Why hosting? The Hosta Conference is coming to Rochester – Post Bulletin

Why hosting?  The Hosta Conference is coming to Rochester – Post Bulletin

PRESTON, Minn. — Cindy Tomaszyk's gardens on her property near Preston feature plants of a variety of shapes, colors, sizes and textures.

It has broad leaves and thin leaves. Smooth or lacy leaves in colors of dark green, blue, gold and even some hints of purple creep up the textured leaves.

And that's just her flight attendants.

Stewardesses have an undeserved reputation as boring, Tomashek says.

Well, maybe not completely undeserved.

The ubiquitous varieties planted by millennial grandparents 60 or 70 years ago have given rise to generations of uninformed gardeners hostile to the humble host.

“Most of them are frankly boring,” Tomaszyk said.

Cindy Tomashek's gardens at her home near Preston include a “waterslide” host.
Joe Ahlquist/Post Bulletin

Tomashek, who in 2005 founded the Shades of Green Hosta Association of hosta growers in southeastern Minnesota, is helping coordinate the 2023 Midwest Regional Hosta Conference, which will be held in Rochester July 13-15 at the Best Western.

Some events including vendor booths and show hosts are open to the public, Tomaszyk said. Vendors usually bring supplies meant to wow host enthusiasts, not to mention host agnostics.

“This is where you will find varieties that will blow their minds,” she said.

Rochester last hosted the conference in 2012.

Flight attendant Cindy Tomashek

“Ruby Rings” host at one of Cindy Tomaszyk's gardens Thursday, July 6, 2023, near Preston.
Joe Ahlquist/Post Bulletin

Hundreds of hosta enthusiasts and growers are expected to attend the conference. Tomaszyk will be a hostess holding the conference's opening picnic in her garden near Preston, Minnesota, where she grows dozens of hosta varieties.

Despite its established reputation, it was the variety of different varieties the plant has that attracted Tomaszyk to the hosts. I witnessed the plant covering areas with dense, colorful foliage while touring the garden of former Minnesota Sen. Nancy Pratas' home in Rochester sometime in the mid-1980s.

“I left there inspired,” she said. “From that point on, I started looking for every group I could get my hands on.”

Some varieties she had a hand in creating.

She grows “sport” for some of the hostas she grows. A sport is a shoot of a plant different from the original and can often be propagated into an entire plant. One of the sports I popularized is now on the market and sold through some greenhouses and garden shops.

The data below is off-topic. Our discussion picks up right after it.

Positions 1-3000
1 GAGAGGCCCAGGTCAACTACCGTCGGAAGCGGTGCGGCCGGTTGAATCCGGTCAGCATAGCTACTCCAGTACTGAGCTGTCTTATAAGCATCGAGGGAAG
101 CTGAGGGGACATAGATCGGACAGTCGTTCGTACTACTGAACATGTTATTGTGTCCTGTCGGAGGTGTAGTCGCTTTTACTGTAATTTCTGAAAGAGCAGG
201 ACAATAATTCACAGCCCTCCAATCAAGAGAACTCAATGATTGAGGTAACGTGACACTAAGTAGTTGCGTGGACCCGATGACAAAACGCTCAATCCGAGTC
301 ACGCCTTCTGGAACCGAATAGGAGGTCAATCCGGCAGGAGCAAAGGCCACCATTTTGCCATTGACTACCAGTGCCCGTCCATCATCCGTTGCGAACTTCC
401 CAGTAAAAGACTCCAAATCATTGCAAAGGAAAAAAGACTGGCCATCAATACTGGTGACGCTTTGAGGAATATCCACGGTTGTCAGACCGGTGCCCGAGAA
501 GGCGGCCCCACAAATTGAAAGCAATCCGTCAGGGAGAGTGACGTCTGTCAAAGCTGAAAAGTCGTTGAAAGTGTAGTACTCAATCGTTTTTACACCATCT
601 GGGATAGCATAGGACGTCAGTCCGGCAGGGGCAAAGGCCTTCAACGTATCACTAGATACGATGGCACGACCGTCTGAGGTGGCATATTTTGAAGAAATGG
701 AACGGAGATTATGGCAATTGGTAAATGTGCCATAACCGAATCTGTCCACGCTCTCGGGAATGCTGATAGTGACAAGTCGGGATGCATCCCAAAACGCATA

Minnesota is actually home to several active hosta hybrids, she said.

Flight attendant Cindy Tomashek

The 'Silly Nematode' hosta is a fun variety of the plant. This one was found in one of Cindy Tomaszyk's gardens near Preston.
Joe Ahlquist/Post Bulletin

Some of those varieties developed by the state of Minnesota are displayed in its gardens.

For Tomasek, there's always room for more.

“It's dangerous to have a lot of space when you have a passion for gardening,” she said.

What: 2023 Midwest Regional Hosta Agreement.

when: July 13-15, 2023.

where: Best Western Hotel, 1517 16th Street SW.

Flight attendant Cindy Tomashek

Broadleaf hosta 'Mariachi' planted by Cindy Tomaszyk.

Joe Ahlquist/Post Bulletin

Flight attendant Cindy Tomashek

Hosta 'Quicksand'.

Joe Ahlquist/Post Bulletin

John Molseed

John Molseed joined the Post Bulletin in 2018. He covers arts, culture, entertainment, nature and other fun stories he's surprised he got paid to cover. When he's not writing articles about artists and musicians in southeastern Minnesota, he's either picking up the banjo, brewing beer, biking, or pursuing other hobbies that begin with the letter “B.” Readers can contact John at 507-285-7713 or jmolseed@postbulletin.com.

    (tags for translation)2023 Midwest Regional Hosta Convention

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